The requirements must be implemented by affected manufacturers by 07/01/2024 at the latest. There is an exception for aids and implants that are necessary for medical reasons and for which there is no alternative – because harm to patients should of course be prevented.

What is a digital health application?

A digital health application (DiGA), or “app on prescription”, is a mobile or web application that qualifies as a low-risk class medical device and has been approved by the BfArM. Examples of this could be diabetes diaries or digital psychotherapy courses.

For a more detailed definition of DiGA, read our article on this topic: Is your app a DiGA? Definition & criteria of digital health applications

What does interoperability mean?

You can’t use an envelope to make a phone call or send a meaningful text in Spanish to your English-speaking girlfriend. Interoperability generally describes the ability of systems to work together.

To do this, it is of course necessary to agree on common communication channels and a language in advance. Roughly speaking, the aim of Section 374a SGB V is to ensure that all affected aids and implants speak the same language as the DiGA.

In future, the aim is to ensure that data from both backend A and backend B can be transferred to a DiGA and processed further. Read more about interoperability in our detailed article on the subject: Interoperability in medicine: explained using simple examples

At this point it is important to emphasize once again that we are talking about the interface between the backend of the aid/implant and the backend of the DiGA – i.e. when you transfer data about the user in any form via the Internet.

Data transmissions via cable or Bluetooth, for example, are not affected by §374a SGB V. To control a DiGA via such an interface, ISO/IEEE 11073 is your first port of call. DiGA manufacturers are also obliged to offer an open interface outside of the backend if they read in data from external devices. Read more about this here: Interoperability for digital health applications (DiGA)

Graphic: DiGA Device Toolkit

A medical information object (MIO) is currently being planned to implement the interoperable interface between DiGA backends and aids/implants: The DiGA Device Toolkit.

This is a stipulation of the KBV, which is intended to ensure standardized interfaces, especially in the ePA and DiGA areas.

What aid/implant manufacturers need to do now

What you can already do today is to evaluate whether you store your users’ data in a backend or transfer it to third parties.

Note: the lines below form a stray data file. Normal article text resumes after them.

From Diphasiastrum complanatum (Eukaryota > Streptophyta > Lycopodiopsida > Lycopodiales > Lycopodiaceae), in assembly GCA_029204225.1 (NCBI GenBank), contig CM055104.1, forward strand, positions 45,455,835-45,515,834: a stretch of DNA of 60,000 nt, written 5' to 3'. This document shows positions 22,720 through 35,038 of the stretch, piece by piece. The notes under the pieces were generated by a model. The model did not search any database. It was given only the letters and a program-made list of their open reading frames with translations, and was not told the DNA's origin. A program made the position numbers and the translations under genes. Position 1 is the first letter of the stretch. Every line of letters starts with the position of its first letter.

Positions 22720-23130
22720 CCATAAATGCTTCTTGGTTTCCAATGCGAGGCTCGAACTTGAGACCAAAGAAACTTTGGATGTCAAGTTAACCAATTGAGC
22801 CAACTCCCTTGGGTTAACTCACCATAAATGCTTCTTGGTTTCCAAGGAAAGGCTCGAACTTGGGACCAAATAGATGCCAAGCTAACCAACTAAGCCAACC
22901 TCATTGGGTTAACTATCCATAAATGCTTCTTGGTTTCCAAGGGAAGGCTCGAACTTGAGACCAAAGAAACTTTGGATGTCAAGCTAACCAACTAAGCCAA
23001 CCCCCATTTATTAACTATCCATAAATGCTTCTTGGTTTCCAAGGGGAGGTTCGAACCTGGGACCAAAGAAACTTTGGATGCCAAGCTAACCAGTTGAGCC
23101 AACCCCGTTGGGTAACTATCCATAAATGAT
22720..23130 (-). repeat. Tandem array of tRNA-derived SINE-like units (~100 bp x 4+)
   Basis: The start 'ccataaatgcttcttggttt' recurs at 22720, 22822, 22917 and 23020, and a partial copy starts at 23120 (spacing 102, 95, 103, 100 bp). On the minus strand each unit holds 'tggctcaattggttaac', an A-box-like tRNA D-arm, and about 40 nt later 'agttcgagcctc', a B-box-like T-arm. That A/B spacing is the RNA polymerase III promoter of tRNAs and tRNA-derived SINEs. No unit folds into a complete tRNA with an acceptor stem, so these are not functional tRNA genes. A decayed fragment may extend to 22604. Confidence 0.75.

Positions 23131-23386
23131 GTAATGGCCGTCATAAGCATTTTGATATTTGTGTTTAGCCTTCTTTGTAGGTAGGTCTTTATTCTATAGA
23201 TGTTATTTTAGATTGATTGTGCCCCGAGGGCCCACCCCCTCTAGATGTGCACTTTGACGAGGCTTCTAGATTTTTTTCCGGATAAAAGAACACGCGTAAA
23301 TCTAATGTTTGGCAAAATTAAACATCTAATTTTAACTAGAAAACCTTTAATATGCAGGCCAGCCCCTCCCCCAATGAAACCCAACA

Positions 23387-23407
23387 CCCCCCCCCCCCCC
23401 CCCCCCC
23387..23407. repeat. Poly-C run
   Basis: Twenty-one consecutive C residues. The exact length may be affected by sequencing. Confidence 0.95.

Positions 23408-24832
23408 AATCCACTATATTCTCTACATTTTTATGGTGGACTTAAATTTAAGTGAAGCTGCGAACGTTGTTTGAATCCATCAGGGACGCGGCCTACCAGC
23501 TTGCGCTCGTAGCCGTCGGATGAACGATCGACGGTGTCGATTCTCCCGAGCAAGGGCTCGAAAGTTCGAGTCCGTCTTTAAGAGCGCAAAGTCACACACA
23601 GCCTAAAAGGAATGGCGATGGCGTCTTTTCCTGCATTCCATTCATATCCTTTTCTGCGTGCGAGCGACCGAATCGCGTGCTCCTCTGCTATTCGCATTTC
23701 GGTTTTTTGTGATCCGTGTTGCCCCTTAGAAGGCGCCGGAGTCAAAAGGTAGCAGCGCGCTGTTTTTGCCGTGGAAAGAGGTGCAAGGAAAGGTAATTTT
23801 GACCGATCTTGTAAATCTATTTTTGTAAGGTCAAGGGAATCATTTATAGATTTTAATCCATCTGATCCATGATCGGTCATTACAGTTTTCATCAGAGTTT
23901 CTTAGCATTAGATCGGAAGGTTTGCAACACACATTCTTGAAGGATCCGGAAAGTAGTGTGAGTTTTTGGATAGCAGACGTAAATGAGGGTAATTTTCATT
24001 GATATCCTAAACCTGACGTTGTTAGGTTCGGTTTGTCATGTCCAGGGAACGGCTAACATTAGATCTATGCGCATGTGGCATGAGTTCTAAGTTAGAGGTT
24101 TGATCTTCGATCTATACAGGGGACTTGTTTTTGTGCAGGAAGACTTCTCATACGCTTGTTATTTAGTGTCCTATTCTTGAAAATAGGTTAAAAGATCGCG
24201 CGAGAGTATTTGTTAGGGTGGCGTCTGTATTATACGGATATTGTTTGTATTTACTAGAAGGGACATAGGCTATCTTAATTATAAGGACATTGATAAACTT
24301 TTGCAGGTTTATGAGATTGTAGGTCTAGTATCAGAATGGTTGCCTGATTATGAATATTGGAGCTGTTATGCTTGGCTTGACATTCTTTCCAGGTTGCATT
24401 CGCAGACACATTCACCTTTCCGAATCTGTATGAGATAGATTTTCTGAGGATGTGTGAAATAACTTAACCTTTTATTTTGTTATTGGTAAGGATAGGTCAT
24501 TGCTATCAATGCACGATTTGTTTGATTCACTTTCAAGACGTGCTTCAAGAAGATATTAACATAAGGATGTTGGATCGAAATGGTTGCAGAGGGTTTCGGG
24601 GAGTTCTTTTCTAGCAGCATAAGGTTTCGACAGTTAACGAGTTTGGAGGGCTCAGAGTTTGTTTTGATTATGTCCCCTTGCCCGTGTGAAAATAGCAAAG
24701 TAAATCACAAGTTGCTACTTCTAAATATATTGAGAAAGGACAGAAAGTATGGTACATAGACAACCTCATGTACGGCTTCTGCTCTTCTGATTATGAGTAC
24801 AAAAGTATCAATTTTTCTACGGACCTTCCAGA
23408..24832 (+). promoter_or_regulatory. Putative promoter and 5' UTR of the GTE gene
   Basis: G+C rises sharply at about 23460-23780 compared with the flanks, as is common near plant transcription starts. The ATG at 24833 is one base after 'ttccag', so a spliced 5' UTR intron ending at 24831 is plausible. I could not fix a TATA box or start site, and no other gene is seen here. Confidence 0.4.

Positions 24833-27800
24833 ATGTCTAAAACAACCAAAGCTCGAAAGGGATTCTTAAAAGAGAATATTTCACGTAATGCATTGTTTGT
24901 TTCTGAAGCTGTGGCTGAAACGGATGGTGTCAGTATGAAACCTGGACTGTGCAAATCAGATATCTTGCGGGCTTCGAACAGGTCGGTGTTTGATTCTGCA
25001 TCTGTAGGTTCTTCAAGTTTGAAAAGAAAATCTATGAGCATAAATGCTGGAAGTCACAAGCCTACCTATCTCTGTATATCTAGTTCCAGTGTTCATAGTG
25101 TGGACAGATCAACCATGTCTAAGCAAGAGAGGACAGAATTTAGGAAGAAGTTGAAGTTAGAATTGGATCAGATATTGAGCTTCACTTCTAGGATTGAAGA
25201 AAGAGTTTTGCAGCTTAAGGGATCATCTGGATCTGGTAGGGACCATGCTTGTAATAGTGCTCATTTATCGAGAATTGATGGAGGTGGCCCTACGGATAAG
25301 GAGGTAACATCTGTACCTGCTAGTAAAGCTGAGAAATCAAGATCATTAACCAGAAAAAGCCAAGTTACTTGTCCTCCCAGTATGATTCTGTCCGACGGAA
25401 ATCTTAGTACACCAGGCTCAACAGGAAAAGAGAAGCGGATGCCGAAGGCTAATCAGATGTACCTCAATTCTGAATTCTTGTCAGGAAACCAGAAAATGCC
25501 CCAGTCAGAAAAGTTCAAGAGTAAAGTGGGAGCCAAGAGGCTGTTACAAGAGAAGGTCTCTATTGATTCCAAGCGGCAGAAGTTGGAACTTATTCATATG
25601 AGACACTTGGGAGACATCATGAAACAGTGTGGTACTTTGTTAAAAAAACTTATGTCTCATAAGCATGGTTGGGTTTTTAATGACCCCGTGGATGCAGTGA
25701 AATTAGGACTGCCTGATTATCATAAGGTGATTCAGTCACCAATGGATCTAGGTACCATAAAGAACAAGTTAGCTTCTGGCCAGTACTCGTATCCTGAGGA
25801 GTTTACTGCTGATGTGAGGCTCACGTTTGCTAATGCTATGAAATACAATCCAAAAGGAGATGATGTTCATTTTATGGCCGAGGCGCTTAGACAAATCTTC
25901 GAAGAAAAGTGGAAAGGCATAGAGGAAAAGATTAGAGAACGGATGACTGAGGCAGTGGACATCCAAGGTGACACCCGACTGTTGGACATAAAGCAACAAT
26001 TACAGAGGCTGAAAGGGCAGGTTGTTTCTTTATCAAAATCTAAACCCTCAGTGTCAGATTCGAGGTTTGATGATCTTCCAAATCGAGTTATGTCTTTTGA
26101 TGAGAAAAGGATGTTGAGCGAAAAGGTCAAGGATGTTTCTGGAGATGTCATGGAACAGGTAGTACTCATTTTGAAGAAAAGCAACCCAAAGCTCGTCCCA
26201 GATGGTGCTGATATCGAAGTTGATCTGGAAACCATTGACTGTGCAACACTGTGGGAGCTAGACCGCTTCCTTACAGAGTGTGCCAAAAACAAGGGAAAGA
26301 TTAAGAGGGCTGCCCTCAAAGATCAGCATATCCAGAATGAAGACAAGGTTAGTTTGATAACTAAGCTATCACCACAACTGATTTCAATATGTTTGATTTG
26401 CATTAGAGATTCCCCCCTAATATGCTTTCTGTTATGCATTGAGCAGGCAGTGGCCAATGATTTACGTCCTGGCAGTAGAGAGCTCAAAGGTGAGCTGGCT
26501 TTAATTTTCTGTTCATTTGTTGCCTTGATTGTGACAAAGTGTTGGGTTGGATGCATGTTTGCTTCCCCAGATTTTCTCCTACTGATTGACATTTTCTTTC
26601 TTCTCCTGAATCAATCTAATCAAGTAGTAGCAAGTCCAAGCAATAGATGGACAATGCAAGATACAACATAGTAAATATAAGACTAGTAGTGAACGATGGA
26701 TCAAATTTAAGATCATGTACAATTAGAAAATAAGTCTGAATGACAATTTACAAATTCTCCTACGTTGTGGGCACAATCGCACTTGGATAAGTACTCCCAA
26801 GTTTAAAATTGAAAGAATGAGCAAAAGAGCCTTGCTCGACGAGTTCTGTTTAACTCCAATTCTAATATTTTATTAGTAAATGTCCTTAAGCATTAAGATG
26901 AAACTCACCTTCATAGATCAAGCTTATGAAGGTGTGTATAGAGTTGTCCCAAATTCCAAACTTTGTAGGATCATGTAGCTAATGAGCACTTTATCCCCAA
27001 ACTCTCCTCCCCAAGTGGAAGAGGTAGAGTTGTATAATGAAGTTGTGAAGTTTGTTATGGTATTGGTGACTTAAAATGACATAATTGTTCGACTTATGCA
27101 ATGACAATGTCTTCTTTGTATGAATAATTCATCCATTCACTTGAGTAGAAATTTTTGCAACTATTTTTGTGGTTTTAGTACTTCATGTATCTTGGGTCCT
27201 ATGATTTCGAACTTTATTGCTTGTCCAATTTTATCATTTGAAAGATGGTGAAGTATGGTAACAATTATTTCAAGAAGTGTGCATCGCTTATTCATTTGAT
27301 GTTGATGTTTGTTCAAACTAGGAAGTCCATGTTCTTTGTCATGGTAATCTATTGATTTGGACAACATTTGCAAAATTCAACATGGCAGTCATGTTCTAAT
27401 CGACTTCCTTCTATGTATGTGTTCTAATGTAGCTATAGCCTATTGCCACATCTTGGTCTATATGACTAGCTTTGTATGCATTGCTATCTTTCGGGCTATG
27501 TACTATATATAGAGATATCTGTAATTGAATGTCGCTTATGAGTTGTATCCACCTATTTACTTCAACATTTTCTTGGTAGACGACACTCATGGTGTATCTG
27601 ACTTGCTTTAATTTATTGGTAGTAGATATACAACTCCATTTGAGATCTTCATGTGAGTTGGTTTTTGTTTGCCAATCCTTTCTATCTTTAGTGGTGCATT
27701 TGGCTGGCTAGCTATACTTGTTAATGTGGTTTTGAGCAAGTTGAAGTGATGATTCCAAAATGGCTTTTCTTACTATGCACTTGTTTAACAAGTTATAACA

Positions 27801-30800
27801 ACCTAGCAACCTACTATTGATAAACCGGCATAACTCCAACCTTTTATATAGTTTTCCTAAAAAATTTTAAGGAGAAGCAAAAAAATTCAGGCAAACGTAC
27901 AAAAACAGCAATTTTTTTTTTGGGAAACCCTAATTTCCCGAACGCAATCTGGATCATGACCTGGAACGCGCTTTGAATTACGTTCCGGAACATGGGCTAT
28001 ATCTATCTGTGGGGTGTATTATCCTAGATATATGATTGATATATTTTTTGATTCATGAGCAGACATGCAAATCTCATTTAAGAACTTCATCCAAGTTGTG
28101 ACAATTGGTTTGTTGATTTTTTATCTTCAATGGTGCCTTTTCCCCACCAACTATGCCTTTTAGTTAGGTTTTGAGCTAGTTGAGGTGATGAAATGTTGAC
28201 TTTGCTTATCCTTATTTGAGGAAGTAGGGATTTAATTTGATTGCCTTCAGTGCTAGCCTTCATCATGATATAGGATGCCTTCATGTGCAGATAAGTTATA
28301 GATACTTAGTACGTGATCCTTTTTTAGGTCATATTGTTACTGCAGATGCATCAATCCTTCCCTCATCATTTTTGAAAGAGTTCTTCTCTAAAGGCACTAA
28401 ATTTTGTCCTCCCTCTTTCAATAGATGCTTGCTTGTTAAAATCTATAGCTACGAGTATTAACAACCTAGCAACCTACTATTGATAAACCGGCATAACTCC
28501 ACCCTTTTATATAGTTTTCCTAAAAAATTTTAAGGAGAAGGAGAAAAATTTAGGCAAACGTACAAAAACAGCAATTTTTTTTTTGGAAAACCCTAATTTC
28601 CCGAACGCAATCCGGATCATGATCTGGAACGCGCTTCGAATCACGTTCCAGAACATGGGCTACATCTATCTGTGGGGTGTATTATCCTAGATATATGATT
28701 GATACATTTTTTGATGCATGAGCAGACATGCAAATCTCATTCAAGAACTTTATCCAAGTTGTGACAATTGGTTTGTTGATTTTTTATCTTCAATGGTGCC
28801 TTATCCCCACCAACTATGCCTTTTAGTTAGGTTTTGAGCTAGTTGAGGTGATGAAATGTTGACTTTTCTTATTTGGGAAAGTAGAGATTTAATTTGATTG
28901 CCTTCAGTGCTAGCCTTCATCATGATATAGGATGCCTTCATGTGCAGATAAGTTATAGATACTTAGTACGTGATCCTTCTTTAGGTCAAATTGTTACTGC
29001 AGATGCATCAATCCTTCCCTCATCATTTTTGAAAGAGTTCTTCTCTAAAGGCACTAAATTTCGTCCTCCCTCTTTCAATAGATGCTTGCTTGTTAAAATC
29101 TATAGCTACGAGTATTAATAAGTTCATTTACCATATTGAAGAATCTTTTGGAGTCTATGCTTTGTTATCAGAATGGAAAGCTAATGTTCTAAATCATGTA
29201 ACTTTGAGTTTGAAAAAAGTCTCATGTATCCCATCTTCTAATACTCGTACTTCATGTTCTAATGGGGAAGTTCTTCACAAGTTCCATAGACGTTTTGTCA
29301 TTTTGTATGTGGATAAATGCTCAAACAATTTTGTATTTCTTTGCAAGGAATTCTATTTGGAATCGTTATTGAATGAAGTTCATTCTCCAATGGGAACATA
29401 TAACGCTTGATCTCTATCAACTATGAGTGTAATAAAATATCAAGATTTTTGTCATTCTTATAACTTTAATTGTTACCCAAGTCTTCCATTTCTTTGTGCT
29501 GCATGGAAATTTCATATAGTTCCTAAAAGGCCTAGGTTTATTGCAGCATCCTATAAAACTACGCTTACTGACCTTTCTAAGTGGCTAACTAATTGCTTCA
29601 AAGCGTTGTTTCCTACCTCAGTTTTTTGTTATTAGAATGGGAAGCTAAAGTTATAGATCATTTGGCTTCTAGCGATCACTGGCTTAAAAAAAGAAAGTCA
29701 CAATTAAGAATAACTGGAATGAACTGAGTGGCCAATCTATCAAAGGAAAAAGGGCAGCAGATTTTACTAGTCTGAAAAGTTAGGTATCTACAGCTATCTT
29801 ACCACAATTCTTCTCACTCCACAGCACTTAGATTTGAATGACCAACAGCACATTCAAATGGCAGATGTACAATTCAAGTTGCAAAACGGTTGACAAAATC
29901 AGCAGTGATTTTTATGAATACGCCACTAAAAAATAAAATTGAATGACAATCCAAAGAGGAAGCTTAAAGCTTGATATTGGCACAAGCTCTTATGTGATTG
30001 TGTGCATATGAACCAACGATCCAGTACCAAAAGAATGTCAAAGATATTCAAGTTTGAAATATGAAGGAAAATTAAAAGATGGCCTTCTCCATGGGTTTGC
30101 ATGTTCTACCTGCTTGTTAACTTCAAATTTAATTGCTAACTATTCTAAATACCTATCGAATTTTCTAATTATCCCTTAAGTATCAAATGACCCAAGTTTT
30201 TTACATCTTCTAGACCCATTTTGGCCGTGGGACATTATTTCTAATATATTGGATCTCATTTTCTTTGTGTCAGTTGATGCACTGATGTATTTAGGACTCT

If this is the case, you should deal with the implementation of the interoperable interface at an early stage, as this will certainly take some time. Even if the DiGA Device Toolkit has not yet been finalized today ( 04/21/2022), the implementation can already be planned and the effects evaluated.

Theoretically, not all data from the aid/implant must be transferable to the DiGA backend – because the law is limited here to the data required by DiGA “for the intended use”.

However, caution is advised here, as you have no influence over which data will be “used” by future DiGAs, which is why you are definitely on the safe side if you offer interoperable data transfer for all data.

Feel free to contact us if you need further expertise in this area or support with implementation.

What you do not have to do

If you are not currently saving or transferring data via a backend, this can remain the case in the future. In this case, you do not need to expand your system to enable interoperable data exchange with DiGA.

What DiGA manufacturers need to do

Section 374a SGB V does not entail any further obligations for DiGA manufacturers. The regulation is negligible, especially for DiGAs that do not receive data from external devices.

However, new possibilities will open up in the future for all applications that require data from external devices for their intended use. The law could soon make this data more easily accessible.

The idea is that you no longer need to offer your own hardware devices for your application, as the app is compatible with comparable devices that are already available on the market from other manufacturers.

The interoperability requirements for DiGA can be found in this article: Interoperability for Digital Health Applications (DiGA)

Conclusion: Visions and limitations

The idea of processing as much health data as possible in one place and relating it to one another has been around for many years. The idea that diabetes apps will not only be able to access glucose readings in the future, but also data from body weight scales, fitness trackers, CGM sensors or insulin pumps, for example, is almost limitless.

This enables previously unknown improvements in healthcare, because the more data (sources) a DiGA has at its disposal, the more efficiently it can support its users.

For example, signs of deteriorating health can be recognized early and recommendations for action can be made in good time.

In theory at least. After all, a healthcare market in which all manufacturers work together and design their systems to be open to others is still (far) in the future.

The extent to which visions of this kind can be pursued remains to be seen, as Section 374a SGB V only has a comparatively narrow area of application. Many of the devices used by patients today are not, or only rarely, reimbursed by statutory health insurance companies and are therefore not affected by the law.

BVMed also criticizes the fact that manufacturers often do not know which devices were paid for by whom, as they lack information about the patients. In theory, the interoperable interface only has to be available as soon as a statutory health insurance fund has covered the costs. However, such proof is impractical. In addition, a slightly longer implementation period would have been desirable.

Another limitation of Section 374a SGB V is that only a few devices currently transfer their data to a backend of the manufacturer or a third party – data transfers do not take place online, but via Bluetooth, for example.

Find out more about interoperability in medicine in general or the specific requirements for DiGA.